The two senior library managers who took responsibility between them in the absence of a Head of Libraries were not acknowledged or given respect by CS Heads and spent the next three years fighting to maintain the position of the library service within DMBC.

2006

Restructuring – November 2006: the council decided to combine the two areas of DLIS and place them in Customer Services, which mean that DLIS managers still had no responsibility for their own staff. This caused unhappiness, confusion and problems for staff and managers.

Prioritisation of services: Priorities for library counter staff were increasingly focussed towards CS. Library managers felt as though CS felt they had to justify their existence at all costs, and that library/book/reading-based projects were of little value or importance in the grand scheme of CS.

Impact measurement: The CS focus became quantitative rather than qualitative and was based on statistics and figures. This is problematic for library services, which mostly result in impact that can only be demonstrated qualitatively.

Role of libraries: The importance of the community aspects of libraries, for example developing and maintaining relationships with potential and current library users, schools, local groups, etc. was not recognised or encouraged.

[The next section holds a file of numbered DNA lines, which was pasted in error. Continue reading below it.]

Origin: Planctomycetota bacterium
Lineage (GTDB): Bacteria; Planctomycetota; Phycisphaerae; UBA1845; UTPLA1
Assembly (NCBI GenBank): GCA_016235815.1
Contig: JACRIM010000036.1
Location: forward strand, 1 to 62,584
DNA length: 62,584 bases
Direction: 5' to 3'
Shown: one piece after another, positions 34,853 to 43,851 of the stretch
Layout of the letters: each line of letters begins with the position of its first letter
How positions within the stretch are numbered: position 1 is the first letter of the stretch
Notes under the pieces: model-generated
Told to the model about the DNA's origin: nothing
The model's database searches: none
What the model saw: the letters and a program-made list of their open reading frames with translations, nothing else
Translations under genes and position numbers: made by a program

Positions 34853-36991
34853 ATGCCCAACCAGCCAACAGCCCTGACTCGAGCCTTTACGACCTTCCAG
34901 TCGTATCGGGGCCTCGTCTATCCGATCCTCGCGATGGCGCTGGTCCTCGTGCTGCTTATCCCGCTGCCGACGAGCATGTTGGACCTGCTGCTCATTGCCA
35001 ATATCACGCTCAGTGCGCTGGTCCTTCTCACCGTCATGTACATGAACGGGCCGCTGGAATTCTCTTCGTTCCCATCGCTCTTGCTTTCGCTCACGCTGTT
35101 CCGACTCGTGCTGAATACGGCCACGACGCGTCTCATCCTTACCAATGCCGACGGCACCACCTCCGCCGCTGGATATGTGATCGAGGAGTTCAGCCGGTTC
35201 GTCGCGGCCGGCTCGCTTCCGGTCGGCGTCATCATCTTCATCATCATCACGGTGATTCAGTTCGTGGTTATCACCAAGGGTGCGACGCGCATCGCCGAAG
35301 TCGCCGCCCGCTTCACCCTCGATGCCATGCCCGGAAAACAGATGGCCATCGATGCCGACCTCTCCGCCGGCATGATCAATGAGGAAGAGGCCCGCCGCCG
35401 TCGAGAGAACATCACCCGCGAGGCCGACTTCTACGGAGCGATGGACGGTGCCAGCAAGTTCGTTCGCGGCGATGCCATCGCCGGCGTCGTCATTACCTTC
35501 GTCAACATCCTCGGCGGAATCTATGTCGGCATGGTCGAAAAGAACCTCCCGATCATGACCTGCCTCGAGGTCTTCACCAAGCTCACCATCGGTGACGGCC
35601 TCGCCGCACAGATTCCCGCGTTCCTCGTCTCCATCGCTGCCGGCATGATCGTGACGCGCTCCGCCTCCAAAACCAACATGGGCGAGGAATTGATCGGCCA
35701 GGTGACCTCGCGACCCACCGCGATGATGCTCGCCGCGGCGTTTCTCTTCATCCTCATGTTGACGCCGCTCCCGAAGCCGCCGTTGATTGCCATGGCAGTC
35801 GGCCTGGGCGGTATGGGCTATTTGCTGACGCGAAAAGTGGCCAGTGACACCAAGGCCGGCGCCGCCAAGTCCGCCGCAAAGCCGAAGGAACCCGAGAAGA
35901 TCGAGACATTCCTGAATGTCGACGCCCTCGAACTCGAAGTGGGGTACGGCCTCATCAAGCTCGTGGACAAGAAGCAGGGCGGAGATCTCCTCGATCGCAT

More libraries became CS centres. DLIS had to fight for the term ‘Library’ to be included on exterior signage. A CS report stated: “Some of our CS centres contain libraries”, indicating that library services were no longer valued.

User enquiries: For a period, all incoming phone calls to all libraries were diverted to a CS call centre. The public were deeply dissatisfied with this scheme and it was stopped. It was apparent thatCS did not realise the type and range of calls received by libraries, or the value placed on the personal relationship between branch staff and library users.

Staff recruitment: library experience, book knowledge, reading interest, children’s work, etc. was not regarded as necessary. Some of the early adverts for CS staff made no mention of libraries, so appointees did not know until they started work that the majority of their work would be library-based. Some appointees were left very quickly.